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new internationalist
issue 228 - February 1992

Country profile: Senegal

Where is Senegal? When the international powers-that-be, such as the World Bank and the International Monetary Fund, said in the early 1980s that Senegal needed structural adjustment, it produced some hollow laughter. For Senegal has been coping with its own deep structural imbalances since independence in 1960. This was when the French West African Federation (AOF) broke up, and left Senegal on its own.

For over 30 years Senegal has been trying to adjust to the loss of its hinterland (now seven other independent countries), and to support the vast former federal capital, Dakar, containing one quarter of the country's population. It has also never really been able to scale down what was once a federal civil service to that of one country with fairly meagre resources.

Senegal does have talented, industrious people, who are also highly politically conscious. This has meant that despite the poverty, the country pioneered pluralism (multi-party system and a free press) when it was unfashionable in Africa. It has not been without upsets though - the most recent being the crisis and riots around the 1988 elections, but these have been digested, and there are now new attempts at a broader political consensus.

The main economic problem has been dependence on groundnuts. Efforts have been made to diversify into fishing, tourism and phosphates (Senegal's only mineral), but groundnuts are still the main export earner. Compared with agriculturally richer countries further south, Senegal has always had to survive near the margin, suffering from the advance of the Sahara desert.

As yet there is also no benefit from the $1 billion Senegal River scheme. Two giant dams have been built, and added to the already crippling external debt of Senegal, Mauritania and Mali. The whole scheme has been held up by the serious tension from 1989 onwards between Senegal and Mauritania, following riots and attacks on property. There was a parallel exodus of Senegalese from Mauritania, entangled in that country's racial politics. Many are now in refugee camps along the Senegal river.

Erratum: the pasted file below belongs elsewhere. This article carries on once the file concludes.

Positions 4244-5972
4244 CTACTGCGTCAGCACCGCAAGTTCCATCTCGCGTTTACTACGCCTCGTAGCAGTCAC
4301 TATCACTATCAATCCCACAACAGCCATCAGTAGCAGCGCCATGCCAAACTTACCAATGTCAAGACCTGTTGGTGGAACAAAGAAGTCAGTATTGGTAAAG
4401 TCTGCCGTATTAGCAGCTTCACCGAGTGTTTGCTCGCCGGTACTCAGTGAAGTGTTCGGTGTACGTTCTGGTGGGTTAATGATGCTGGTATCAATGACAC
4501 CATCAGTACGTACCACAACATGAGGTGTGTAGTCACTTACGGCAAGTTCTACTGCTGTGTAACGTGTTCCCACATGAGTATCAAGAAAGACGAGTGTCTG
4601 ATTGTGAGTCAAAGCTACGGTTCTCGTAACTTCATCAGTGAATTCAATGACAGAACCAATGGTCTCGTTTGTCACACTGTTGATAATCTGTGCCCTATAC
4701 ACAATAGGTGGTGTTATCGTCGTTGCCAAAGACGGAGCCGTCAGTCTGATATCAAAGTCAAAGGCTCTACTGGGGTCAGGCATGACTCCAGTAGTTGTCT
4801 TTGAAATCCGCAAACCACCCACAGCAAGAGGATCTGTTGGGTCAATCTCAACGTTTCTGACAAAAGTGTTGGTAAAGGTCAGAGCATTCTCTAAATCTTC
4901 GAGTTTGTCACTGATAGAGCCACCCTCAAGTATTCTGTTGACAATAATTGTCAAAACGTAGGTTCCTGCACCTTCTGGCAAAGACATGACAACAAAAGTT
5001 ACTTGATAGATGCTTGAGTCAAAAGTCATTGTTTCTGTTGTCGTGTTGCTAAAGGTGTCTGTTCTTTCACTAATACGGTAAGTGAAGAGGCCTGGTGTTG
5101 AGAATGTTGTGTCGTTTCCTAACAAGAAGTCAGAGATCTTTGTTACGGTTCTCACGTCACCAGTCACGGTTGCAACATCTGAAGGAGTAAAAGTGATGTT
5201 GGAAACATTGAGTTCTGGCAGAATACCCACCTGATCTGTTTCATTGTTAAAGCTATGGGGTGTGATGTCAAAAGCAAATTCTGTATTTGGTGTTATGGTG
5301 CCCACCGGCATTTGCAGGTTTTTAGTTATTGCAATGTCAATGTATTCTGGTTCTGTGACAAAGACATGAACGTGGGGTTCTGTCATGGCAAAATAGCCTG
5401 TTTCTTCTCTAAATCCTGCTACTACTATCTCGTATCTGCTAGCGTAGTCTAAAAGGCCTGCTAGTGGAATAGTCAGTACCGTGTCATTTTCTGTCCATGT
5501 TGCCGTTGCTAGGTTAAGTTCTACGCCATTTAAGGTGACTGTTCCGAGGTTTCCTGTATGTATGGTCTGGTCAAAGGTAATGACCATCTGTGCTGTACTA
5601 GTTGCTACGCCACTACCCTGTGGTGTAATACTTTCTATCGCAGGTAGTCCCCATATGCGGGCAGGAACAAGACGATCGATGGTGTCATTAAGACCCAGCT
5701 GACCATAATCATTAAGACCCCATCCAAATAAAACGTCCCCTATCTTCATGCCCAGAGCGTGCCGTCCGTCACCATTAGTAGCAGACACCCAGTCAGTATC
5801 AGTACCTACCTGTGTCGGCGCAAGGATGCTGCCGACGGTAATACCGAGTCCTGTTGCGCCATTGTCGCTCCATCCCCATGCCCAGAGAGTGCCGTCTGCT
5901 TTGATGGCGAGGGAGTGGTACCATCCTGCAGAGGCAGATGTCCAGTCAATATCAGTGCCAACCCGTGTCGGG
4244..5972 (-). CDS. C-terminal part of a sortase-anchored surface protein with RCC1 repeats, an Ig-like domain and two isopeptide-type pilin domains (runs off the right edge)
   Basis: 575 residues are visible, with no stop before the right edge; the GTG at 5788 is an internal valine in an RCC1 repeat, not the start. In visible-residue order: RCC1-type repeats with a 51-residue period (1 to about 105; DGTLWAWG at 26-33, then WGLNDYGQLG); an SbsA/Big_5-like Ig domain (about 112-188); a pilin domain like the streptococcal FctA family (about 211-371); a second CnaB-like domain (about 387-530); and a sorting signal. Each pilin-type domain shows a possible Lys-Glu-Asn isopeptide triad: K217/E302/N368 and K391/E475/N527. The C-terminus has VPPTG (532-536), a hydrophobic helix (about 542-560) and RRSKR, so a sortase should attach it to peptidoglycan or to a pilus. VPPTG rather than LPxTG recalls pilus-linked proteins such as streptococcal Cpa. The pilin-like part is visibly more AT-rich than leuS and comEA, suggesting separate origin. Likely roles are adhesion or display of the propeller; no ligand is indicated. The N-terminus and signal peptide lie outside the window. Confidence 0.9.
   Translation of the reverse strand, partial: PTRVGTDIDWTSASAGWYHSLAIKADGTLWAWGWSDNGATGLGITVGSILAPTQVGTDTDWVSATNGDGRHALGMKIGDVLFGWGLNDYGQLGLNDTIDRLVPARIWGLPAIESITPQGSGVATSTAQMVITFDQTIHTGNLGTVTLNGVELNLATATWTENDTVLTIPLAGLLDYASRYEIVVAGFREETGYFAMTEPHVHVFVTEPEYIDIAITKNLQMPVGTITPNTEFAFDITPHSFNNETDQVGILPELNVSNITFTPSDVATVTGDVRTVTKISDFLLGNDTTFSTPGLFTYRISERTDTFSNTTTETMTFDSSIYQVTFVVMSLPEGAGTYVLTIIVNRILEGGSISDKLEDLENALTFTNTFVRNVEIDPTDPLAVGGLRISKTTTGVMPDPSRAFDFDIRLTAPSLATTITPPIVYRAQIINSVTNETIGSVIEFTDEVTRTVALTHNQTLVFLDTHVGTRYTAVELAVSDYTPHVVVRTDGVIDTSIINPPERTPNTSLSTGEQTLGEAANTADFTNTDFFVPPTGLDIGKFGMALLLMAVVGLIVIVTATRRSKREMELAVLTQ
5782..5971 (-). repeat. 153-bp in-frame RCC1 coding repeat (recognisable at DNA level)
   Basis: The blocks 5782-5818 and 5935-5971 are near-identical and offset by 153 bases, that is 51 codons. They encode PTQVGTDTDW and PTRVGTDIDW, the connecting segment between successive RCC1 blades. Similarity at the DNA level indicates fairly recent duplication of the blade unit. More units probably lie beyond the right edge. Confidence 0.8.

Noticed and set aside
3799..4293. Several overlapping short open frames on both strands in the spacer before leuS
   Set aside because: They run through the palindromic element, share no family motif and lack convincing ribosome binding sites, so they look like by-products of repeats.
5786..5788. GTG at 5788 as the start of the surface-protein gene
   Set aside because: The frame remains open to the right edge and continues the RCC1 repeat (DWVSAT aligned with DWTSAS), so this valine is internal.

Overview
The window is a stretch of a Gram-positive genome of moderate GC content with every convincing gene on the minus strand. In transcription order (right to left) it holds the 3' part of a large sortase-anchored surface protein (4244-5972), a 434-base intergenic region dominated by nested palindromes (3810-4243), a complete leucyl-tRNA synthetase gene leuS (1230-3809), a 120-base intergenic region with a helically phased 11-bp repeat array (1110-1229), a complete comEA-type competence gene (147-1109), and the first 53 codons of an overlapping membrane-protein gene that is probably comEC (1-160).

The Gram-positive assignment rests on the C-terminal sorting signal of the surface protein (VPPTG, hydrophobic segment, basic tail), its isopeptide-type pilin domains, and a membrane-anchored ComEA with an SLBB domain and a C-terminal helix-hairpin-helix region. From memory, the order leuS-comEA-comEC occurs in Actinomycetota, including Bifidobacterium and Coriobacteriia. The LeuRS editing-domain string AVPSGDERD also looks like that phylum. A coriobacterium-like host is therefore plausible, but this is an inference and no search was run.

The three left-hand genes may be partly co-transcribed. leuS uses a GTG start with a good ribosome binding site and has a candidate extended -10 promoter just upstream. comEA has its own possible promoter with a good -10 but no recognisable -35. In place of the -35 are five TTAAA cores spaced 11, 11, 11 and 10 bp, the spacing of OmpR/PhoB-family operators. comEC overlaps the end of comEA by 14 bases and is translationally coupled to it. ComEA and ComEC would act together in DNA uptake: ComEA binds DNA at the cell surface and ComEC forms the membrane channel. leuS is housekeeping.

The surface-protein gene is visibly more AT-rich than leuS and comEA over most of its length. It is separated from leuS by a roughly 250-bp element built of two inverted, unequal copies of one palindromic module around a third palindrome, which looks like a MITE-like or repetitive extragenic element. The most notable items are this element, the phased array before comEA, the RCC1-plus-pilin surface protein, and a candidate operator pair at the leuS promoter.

The same year saw the break-up of the eight-year old Senegambian Confederation, as well as border conflict with Guinea-Bissau. The feeling of isolation in West Africa has encouraged a greater feeling of 'Senegal first', departing from the country's long tradition of openness to foreigners, especially from neighbouring countries. This has not prevented President Abdou Diouf (who succeeded the first President Leopold Senghor over ten years ago) from pursuing regional unity.

Senegalese are increasingly aware that the special historical relations with France, which Senegal has known how to exploit to the maximum, do not contain the long-term answer to their problems.

Kayo Whiteman



LEADER: President Abdou Diouf

ECONOMY: GNP per capita: US $650 (US $20,910) Agriculture is the main occupation with food crops being millet, rice, maize and beans. About 40 per cent of land is taken up with the main export crop, groundnuts/peanuts.
Main imports include capital goods and food.

PEOPLE: 7.2 million

HEALTH: Infant mortality rate 84 per 1,000 live births (US 9 per 1,000)

CULTURE: The previous colonising power was French, independence came in 1960. There are seven major ethnic groups.
Languages: Officially French but Oulof is most widely spoken, there are other major language groups including Serer, Diola and Toucouleur.
Religion: Islam predominates; also Catholicism and animism.

Sources: The State of the Worlds Children 1992, World Development Report 1991 and Africa Review 1990.

Last profiled in March 1981



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INCOME DISTRIBUTION [image, unknown]
Inequalities grow as the economic crisis deepens.

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LITERACY [image, unknown]
Only about 28 per cent of adults literate despite effort to increase school enrolments.

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SELF-RELIANCE [image, unknown] [image, unknown] [image, unknown]
Dependent on exporting peanuts and international aid. Indebtness rising.

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FREEDOM [image, unknown] [image, unknown] [image, unknown] [image, unknown]
Press and trade unions flourish. No political prisoners reported.

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POSITION OF WOMEN [image, unknown]
Women do most of the farming and have little representation in any power base.

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LIFE EXPECTANCY [image, unknown]
Average 48 years but lower in the countryside where health services less adequate.

1981: [image, unknown]



Politics now

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Multi-party democracy.


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New Internationalist issue 228 magazine cover This article is from the February 1992 issue of New Internationalist.
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